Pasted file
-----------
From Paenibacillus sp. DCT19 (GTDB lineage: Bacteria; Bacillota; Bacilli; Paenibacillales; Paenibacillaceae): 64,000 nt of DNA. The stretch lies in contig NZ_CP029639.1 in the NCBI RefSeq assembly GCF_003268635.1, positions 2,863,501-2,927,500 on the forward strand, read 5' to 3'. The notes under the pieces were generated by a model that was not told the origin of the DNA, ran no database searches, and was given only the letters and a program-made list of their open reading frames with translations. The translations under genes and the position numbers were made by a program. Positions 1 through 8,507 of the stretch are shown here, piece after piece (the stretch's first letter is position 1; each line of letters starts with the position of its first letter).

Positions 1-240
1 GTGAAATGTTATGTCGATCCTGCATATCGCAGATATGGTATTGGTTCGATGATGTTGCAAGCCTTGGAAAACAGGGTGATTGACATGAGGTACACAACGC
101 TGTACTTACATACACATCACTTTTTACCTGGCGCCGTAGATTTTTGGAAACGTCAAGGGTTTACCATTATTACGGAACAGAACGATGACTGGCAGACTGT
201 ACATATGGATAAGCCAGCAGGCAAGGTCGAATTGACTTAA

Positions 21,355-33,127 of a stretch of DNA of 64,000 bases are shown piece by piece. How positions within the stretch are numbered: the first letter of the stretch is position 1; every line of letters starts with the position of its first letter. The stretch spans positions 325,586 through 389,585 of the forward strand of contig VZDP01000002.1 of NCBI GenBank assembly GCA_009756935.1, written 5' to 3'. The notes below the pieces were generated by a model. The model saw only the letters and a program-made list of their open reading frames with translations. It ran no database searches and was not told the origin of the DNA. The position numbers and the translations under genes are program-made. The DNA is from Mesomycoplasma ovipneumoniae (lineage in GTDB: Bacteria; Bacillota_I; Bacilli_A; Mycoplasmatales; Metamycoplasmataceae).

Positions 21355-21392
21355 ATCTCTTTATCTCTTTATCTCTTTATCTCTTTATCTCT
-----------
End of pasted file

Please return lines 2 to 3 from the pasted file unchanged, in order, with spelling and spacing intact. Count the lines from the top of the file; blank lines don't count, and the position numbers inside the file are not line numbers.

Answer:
Positions 1-240
1 GTGAAATGTTATGTCGATCCTGCATATCGCAGATATGGTATTGGTTCGATGATGTTGCAAGCCTTGGAAAACAGGGTGATTGACATGAGGTACACAACGC